When director Stanley Kubrick died in 1999, his proposed adaptation of the 1969 short story “Super-Toys Last All Summer Long” by Brian Aldiss did not die with him. Instead, with the approval of Kubrick’s widow, the project was inherited by a second director, Steven Spielberg, who had originally intended only to produce. The resulting film, A.I. Artificial Intelligence, was released in 2001 to decidedly mixed reviews. A common complaint at the time was that Spielberg had taken a soft, sentimental approach to the material that was at odds with Kubrick’s colder, more detached sensibility.
But a new video by French filmmaker Candice Drouet suggests that Spielberg’s film is, in fact, extremely faithful to Kubrick’s style. In fact, A.I. contains numerous visual references to such Kubrick classics as Barry Lyndon, A Clockwork Orange, 2001: A Space Odyssey, and The Shining. Titled simply “Kubrick - Spielberg,” this arresting, minute-long supercut juxtaposes scenes from A.I. at the bottom of the screen with genuine Kubrick excerpts at the top.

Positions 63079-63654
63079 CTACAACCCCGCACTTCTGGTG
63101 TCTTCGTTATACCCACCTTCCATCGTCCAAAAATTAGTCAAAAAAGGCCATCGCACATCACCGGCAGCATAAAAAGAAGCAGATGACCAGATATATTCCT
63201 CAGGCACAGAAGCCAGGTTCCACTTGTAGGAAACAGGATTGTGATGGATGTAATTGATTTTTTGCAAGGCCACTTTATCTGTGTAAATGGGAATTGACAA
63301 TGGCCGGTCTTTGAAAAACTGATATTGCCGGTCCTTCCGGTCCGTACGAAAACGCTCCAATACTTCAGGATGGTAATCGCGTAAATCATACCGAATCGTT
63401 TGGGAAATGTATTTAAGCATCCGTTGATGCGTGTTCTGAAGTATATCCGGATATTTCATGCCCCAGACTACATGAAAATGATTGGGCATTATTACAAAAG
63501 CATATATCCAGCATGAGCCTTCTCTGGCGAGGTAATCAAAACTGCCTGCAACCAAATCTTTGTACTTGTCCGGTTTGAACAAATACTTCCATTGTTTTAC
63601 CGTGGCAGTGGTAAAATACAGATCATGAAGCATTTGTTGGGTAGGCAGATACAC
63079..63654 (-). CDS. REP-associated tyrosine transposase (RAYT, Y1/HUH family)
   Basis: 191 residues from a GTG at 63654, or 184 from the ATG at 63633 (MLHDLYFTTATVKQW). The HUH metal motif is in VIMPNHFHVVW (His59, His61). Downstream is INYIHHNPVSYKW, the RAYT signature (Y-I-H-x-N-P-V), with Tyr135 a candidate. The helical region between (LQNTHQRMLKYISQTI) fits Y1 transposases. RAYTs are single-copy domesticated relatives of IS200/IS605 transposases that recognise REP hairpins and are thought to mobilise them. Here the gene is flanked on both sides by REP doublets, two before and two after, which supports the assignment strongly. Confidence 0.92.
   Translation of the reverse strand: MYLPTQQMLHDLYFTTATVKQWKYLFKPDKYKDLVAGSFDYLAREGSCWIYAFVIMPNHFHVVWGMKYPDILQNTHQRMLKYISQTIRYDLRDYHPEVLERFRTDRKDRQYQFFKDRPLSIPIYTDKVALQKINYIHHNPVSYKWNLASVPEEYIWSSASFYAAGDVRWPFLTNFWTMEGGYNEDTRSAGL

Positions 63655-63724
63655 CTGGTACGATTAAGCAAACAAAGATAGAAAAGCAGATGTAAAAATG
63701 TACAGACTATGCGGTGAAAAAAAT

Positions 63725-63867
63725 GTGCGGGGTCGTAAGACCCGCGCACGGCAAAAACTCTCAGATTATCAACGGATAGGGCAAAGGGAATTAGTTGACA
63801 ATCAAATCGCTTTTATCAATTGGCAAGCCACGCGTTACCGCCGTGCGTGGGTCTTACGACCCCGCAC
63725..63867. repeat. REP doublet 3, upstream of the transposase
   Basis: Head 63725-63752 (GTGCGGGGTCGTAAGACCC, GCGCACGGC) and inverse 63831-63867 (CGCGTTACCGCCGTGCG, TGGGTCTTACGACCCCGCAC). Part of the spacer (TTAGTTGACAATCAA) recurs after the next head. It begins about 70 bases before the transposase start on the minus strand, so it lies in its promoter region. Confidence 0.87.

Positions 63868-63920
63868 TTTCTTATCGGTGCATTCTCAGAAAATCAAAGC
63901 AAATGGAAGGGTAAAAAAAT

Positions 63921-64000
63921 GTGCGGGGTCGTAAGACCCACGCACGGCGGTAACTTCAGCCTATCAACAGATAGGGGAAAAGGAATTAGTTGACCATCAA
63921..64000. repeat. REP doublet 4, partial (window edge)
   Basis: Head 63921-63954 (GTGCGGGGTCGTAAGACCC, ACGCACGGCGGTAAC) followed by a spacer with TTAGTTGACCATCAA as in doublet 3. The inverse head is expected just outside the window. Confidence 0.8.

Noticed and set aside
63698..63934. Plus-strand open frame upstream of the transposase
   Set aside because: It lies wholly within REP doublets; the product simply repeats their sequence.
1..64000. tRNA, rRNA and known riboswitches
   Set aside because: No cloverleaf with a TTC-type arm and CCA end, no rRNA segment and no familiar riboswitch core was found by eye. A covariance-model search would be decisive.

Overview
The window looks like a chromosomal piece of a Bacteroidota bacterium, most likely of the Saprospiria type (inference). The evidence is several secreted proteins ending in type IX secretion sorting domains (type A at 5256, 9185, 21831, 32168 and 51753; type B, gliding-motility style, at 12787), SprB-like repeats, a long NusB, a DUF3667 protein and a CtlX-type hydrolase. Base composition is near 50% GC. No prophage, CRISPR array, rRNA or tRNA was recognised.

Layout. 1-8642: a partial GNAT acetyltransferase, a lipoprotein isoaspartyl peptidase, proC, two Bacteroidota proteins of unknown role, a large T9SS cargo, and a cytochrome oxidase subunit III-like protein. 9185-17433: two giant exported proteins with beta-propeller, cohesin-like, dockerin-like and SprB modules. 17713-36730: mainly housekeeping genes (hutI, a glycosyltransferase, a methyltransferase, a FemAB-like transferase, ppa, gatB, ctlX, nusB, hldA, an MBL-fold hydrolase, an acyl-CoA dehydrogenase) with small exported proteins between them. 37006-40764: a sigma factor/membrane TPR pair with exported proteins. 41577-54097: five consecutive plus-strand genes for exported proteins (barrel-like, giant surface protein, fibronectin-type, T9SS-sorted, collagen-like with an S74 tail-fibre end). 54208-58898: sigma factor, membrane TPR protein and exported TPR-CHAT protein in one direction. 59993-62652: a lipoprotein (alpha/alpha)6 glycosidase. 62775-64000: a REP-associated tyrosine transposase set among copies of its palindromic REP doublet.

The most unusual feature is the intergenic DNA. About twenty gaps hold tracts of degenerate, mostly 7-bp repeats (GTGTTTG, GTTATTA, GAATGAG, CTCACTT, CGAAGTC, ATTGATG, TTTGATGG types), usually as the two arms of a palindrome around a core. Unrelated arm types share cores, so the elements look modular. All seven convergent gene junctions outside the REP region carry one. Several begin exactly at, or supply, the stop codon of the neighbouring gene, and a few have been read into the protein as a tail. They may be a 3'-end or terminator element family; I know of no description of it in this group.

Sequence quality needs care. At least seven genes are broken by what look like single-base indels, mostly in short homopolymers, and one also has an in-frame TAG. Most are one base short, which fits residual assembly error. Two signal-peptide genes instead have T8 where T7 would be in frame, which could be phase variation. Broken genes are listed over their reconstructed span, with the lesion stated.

What emerges from Drouet’s haunting video is that A.I. is Spielberg’s valentine to Kubrick. The film practically serves as a Kubrick “greatest hits” reel, revisiting some of the late director’s most memorable images from a four-decade career. When Jude Law’s Gigolo Joe performs an impromptu dance in A.I., for instance, it reminds viewers of Malcolm McDowell’s “Singin’ In The Rain” routine from A Clockwork Orange. A futuristic, three-wheeled passenger vehicle, meanwhile, suggests Danny Lloyd’s iconic tricycle from The Shining. Even a conversation between Haley Joel Osment and Jake Thomas is framed and composed so that it resembles the chilling “lip-reading” scene from 2001: A Space Odyssey. While it is unlikely that Kubrick purists will ever fully embrace A.I. Artificial Intelligence, Drouet’s video at least gives viewers a new way of looking at this much-maligned film.
[via Laughing Squid]